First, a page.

T1D, Poor Glycemic Control Linked to Infection Development

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A total of 15.7% of infection-related deaths, 16.5% of infection-related hospitalizations, and 6.8% of infections requiring a prescription were attributed to poor glycemic control.
A total of 15.7% of infection-related deaths, 16.5% of infection-related hospitalizations, and 6.8% of infections requiring a prescription were attributed to poor glycemic control.

Infection rates in patients with diabetes mellitus (DM) increase among those diagnosed with type 1 diabetes (T1D) as well as those with worsening glycemic control, according to a study published in Diabetes Care.

Researchers utilized the Clinical Practice Research Datalink (CPRD) to conduct a retrospective matched cohort study of patients aged 40 to 89 years diagnosed with DM. Patients were matched by age and sex to controls. Diabetes diagnosis was classified as T1D, T2D, or type uncertain.

Glycated hemoglobin (HbA1c) measurements for all patients over a 2-year period were averaged; after exclusion criteria were applied, 78,964 patients in the T2D group, 4496 in the T1D group, and 1852 with type uncertain were matched with 153,341 controls. All patients were followed until the earliest date of death, deregistration from practice or practice deregistration from the CPRD, or December 31, 2015. Mean follow-up was 4.2 years; HbA1c measurements were excluded if they fell within 2 weeks of the baseline assessment period.

Infection was identified from primary care, hospital, and death records and estimated across 18 categories; these were then grouped into 3 main subcategories: 1) any infection that resulted in a prescription for an antibiotic, antifungal, or antiviral drug within 2 weeks of the initial diagnosis; 2) any infection leading to a hospital admission; or 3) any infection that resulted in patient death.

The average HbA1c for patients with T1D was approximately 1% higher than for patients with T2D (8.3% vs 7.4%); patients with unknown DM had levels similar to patients with T1D (8.3%). Increasing levels of HbA1c were associated with younger age, longer duration of DM, deprivation (defined as unmet needs caused by a lack of resources), and obesity.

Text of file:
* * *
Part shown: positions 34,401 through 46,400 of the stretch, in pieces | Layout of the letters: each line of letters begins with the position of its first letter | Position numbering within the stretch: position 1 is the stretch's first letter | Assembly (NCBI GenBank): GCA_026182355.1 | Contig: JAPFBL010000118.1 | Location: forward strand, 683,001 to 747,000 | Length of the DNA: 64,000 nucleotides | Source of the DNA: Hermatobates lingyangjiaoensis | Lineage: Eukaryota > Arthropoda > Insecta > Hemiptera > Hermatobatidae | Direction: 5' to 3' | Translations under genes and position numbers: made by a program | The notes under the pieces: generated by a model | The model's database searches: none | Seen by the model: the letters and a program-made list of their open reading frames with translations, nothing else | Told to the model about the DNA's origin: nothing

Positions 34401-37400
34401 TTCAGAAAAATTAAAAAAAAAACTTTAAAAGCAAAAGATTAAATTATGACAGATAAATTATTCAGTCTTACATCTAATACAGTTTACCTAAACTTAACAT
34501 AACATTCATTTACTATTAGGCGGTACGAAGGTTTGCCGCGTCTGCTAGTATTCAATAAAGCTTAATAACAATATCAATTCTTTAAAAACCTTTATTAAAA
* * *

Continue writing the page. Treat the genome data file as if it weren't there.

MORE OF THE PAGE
Rates of infection increased among patients with DM as well as with increasing HbA1c. Associations between infection-related hospitalizations and DM were more significant for patients with T1D (incident rate ratio [IRR], 3.34) than for those with T2D (IRR, 1.70), and patients with DM with both good (mean HbA1c, 6%-7%) and poor HbA1c (≥11%) control were at increased risk for hospitalization compared with patients without DM (IRR 1.41 and 4.70, respectively).

Attributable risk fractions (AF%) were estimated for all 3 groups, with the largest AF% estimate for bone and joint infections (46.0%) in patients with poor glycemic control. Other large AF% estimates were found for endocarditis (26.2%), tuberculosis (23.7%), sepsis (20.8%), pneumonia (15.3%), skin infections (cellulitis 14.0%, other 12.1%), and candidiasis (16.5%). Overall, 15.7% of infection-related deaths, 16.5% of infection-related hospitalizations, and 6.8% of infections requiring a prescription were attributed to poor glycemic control.

Reference

Critchley JA, Carey IM, Harris T, DeWilde S, Hosking FJ, Cook DG. Glycemic control and risk of infections among people with type 1 or type 2 diabetes in a large primary care cohort study [published online August 13, 2018]. Diabetes Care. doi: 10.2337/dc18-0287

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